When Conover was asked by the Arizona Daily Star why she pulled the ad and had “attorney” cut from a line, and then put the ad back on the air, she said: “I did it out of caution to do the right thing, and I never had to do it because it was a groundless complaint done to score a political point.”
Cramer said she asked for the investigation because Conover’s ad was an “apparent breach of professional ethics and integrity, which appeared to be false and misleading.” She said Conover exaggerated her experience in the ad and “the bottom line is that she has not been an attorney for 17 years. The ad was factually inaccurate.”
“I continue to be troubled by this because I believe honesty is the most important character trait any lawyer must possess, especially a prosecutor, and most especially the lead prosecutor,” Cramer said.
Downtown altar to honor Elias
Longtime Pima County supervisor Richard Elías, who died suddenly in March, is being honored with a temporary altar at the Presidio Museum downtown.
Officials came up with the idea to honor Elías, a fifth-generation Tucsonan and direct descendant of Tucson Presidio settlers who served as a supervisor for 18 years, after being unable to hold a public memorial because of the coronavirus outbreak. Supervisor Betty Villegas, who was appointed to replace Elías, was approached with the idea and cleared it with Elías’ family.
The altar will stay up through Dia de los Muertos and will be taken down Nov. 8. The museum, located at 196 N. Court Ave., recently reopened for limited hours from 4:30 to 8:30 p.m. on Thursday, Friday and Saturday and waived its admission fees through Aug. 29. The public can visit the altar for free after that date.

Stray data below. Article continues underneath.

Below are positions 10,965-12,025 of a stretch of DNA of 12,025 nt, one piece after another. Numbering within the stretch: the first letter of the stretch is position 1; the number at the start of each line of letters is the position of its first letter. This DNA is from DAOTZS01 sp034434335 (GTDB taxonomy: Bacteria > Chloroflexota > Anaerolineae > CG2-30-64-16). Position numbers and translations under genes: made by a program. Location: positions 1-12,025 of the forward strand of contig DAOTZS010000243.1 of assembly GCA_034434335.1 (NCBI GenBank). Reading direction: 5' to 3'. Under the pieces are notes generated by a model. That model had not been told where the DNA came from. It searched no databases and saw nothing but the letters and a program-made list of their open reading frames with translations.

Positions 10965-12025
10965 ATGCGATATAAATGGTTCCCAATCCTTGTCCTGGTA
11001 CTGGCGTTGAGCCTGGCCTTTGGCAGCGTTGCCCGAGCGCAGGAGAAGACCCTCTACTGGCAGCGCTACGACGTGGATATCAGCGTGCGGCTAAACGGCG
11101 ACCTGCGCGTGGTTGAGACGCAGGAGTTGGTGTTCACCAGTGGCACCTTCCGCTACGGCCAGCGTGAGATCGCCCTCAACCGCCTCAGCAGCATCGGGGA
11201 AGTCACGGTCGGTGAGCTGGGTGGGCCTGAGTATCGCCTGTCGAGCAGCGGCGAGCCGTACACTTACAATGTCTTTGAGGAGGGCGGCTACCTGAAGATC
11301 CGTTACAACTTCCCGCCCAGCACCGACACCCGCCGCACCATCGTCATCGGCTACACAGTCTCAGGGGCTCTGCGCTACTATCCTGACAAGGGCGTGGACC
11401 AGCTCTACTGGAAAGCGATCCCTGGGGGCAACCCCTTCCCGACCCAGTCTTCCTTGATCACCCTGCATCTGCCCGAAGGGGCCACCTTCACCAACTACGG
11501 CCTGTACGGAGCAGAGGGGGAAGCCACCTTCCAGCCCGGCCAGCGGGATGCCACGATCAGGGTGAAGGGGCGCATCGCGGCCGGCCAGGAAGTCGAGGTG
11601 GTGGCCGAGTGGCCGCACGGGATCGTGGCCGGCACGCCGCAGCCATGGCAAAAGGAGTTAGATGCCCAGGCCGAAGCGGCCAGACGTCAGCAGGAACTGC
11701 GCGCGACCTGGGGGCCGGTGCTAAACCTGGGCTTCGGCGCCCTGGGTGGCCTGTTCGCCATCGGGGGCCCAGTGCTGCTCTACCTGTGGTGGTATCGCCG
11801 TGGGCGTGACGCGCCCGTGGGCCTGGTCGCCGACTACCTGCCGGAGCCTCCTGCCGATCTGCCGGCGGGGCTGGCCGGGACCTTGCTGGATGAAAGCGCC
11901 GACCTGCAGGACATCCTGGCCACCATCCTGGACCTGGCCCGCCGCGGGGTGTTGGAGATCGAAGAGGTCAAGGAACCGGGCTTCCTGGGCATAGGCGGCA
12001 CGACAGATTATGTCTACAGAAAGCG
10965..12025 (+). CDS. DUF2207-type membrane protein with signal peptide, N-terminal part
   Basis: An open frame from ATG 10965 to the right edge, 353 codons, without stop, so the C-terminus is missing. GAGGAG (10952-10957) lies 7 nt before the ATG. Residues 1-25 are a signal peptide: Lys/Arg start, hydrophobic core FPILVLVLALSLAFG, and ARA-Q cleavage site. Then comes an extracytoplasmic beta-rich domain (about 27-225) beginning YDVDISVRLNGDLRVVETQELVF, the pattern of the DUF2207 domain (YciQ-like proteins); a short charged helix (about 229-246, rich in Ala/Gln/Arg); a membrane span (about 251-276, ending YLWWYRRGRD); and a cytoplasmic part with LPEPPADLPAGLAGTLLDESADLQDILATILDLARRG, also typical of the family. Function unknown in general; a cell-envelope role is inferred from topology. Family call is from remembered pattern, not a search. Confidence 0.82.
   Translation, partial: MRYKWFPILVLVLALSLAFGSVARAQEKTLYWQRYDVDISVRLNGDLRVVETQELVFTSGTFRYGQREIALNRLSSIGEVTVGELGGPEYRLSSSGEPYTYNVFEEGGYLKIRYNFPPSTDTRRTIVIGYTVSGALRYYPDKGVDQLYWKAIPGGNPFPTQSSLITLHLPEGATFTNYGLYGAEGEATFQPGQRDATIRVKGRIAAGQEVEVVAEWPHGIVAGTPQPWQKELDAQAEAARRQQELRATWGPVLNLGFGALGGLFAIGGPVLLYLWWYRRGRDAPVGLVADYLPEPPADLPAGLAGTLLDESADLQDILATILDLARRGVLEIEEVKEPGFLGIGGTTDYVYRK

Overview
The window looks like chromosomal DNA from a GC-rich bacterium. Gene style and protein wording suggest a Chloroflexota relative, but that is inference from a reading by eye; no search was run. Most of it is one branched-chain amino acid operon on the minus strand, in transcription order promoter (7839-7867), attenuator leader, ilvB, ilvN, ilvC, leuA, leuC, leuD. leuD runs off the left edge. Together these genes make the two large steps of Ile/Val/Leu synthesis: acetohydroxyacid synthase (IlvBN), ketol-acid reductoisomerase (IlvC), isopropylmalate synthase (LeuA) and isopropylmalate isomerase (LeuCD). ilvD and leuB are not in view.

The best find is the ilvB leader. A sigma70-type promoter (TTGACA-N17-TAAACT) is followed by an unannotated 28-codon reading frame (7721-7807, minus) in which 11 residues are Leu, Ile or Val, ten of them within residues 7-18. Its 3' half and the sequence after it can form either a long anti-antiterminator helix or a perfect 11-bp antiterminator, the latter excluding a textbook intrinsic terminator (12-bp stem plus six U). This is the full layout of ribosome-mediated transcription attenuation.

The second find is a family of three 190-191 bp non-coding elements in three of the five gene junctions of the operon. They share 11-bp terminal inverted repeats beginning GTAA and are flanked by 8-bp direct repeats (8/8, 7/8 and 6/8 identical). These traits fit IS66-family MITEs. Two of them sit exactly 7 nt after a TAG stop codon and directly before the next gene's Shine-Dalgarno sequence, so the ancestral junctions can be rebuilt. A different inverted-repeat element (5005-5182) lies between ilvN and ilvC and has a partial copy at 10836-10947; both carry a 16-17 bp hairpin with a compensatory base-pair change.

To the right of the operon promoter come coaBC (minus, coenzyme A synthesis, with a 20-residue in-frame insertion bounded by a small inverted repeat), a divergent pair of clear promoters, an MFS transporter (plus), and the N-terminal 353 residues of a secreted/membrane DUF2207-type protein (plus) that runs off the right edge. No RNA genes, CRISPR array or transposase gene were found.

“We are honored to be able to house an altar for Richard and we encourage his supporters, friends and family to bring ofrendas and add to the altar,” said Amy Hartmann-Gordon, Presidio Museum executive director, in a statement. “Richard was an advocate of the homeless, refugees, the environment, social justice and those of limited means. We hope all of his friends will bring something to the altar to say their goodbye.”
Lincoln Project targets McSally
A political action committee formed late last year by several prominent Republicans is hoping to boost Sen. Martha McSally’s name recognition, but not in a good way. McSally is one of 14 GOP senators targeted in a new digital ad called “Names” from the anti-Trump PAC The Lincoln Project. Also highlighted are Mitch McConnell, Ted Cruz, Lindsey Graham, Marco Rubio and Susan Collins, among others.
“Every time they had a choice between America and Trump, they chose Trump,” the ad says. “Learn their names, remember their actions and never, ever trust them again.”
The ad features images of the senators with the president, in some cases literally embracing him. McSally is shown multiple times greeting Trump on stage with a kiss on the cheek after introducing him at an event. The Lincoln Project was launched in December by a group of “Never Trumpers” that includes Steve Schmidt and John Weaver, who managed John McCain’s presidential campaigns, political consultant Rick Wilson and attorney George Conway, the husband of Trump adviser Kellyanne Conway.
Justin Sayers and Tim Steller